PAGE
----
This weeks Police Review asks the question, are women getting a fair deal in the promotion stakes? It is a fair question when 30% of recruits are now women but women in the senior ranks account for less than 10% of officers. The main conclusion of the article was to suggest that the police service needs to provide more flexible working for women officers. I think it is far more complex than that and not a situation peculiar to the police.
There are still far more applications from men to join the police than women but there are also far more potential recruits than jobs. The police could recruit 50% or more women but this would inevitably involve unlawful positive discrimination. South Wales is currently recruiting 54% and I question how they are lawfully achieving this. The fact is that the role is more attractive to men than women and I don't think this has anything to do with promotion prospects.
The police service has become introspective more than any other public service with regard to equality and ensuring fairness for all. Quite rightly, part time working was introduced in 1992 and flexible working and career breaks soon followed, giving men and women the opportunity to continue working while bringing up a family.
When I review officers flexible working requests, inevitably, they want to work from Monday to Friday between 8 am and 6 pm because that is what suits them and their child care. Little consideration seems to be given to the fact that policing is a 24/7 operation and our peak demands are evenings, particularly weekends. We cannot accommodate 10% or more of officers working Monday to Friday, day shifts when there is little demand at these times. I would also suggest that this is hardly fair on the remaining officers who have to work more anti social hours and who have less support when they are working. Flexible working needs to reflect this and if you want to remain operationally fit and ensure your career is not stalled, flexible working needs to include some evening and weekend work.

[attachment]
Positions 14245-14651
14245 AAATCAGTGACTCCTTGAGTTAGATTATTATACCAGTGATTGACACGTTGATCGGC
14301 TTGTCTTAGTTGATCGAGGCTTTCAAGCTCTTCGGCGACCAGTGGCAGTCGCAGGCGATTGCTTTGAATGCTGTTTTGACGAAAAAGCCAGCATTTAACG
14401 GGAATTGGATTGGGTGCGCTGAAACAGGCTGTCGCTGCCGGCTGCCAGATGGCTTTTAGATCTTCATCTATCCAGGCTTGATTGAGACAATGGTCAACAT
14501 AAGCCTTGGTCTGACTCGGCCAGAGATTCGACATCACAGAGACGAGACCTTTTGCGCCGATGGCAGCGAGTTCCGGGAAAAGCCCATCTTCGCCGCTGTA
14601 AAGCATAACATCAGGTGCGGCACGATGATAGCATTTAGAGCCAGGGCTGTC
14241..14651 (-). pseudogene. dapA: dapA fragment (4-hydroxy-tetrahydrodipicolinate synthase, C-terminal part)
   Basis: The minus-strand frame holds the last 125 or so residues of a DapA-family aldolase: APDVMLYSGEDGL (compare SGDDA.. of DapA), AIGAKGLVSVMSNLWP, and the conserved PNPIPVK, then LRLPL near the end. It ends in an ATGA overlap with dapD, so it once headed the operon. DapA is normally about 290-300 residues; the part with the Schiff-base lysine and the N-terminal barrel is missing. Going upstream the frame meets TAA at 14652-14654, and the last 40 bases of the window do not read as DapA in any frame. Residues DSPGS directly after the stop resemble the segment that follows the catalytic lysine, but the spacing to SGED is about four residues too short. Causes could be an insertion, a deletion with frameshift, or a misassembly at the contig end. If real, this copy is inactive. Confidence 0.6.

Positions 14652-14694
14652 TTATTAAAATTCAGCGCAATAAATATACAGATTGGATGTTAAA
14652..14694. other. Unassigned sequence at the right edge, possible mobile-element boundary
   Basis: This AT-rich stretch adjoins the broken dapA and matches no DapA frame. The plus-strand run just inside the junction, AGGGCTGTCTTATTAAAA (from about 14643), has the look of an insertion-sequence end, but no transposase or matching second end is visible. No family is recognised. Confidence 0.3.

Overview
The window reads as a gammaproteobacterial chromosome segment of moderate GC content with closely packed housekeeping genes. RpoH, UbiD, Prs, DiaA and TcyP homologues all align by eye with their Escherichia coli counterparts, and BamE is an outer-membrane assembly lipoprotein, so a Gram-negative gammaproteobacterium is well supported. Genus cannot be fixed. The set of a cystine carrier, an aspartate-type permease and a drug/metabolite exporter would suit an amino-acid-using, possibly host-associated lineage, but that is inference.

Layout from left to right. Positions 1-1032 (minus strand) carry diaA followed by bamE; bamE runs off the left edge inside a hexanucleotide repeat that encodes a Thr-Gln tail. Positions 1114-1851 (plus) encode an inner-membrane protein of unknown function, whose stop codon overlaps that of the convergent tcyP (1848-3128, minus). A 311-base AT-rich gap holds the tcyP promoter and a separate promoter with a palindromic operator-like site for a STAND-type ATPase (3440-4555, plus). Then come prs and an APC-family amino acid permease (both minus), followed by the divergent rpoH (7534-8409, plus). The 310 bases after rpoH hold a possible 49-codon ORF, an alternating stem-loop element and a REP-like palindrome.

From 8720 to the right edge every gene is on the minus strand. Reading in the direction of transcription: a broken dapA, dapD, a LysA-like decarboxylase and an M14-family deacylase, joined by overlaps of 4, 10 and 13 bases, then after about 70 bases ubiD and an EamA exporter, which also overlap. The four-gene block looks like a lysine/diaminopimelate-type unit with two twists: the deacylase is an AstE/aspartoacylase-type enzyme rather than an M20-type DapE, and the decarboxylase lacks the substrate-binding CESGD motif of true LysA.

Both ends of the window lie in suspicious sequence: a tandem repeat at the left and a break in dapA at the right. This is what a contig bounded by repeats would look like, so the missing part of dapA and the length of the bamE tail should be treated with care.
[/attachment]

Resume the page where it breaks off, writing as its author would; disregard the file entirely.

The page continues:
If you want a part time job at a supermarket they will tell you that there are jobs available after 4 pm when the store is busy with people shopping after school and work, and at weekends. If you cannot work those hours you won't get a job.
In my own Force we have recently had two female Chief Superintendents and an ACC. In every case these women have been supported by husbands whose own career has had to take a back seat while they have supported their wives and helped deal with many of the childcare issues so their wives can work the hours required to progress their careers to senior management.
The police service needs to ensure that women have the same opportunities as men in their careers and that part time and flexible working and career breaks are available to encourage women to stay in and return to work. That really is the end of their responsibility. The key to having more senior female officers is not allowing more women to work 9 to 5 in a busy operational 24/7 organisation, or to take career breaks and expect to return in exactly the same position as a colleague who has been working. The key surely is that more women who want families and also to achieve careers in senior management need to be having discussions at home with husbands or partners and asking for that support for their career and not allowing it to take a back seat while bringing up the family and supporting their partners. Unless you want family or nanny's to bring up your children, one or both parents needs to do this and it will inevitably curtail some career opportunities in almost any business.
You cannot both have your cake and eat it!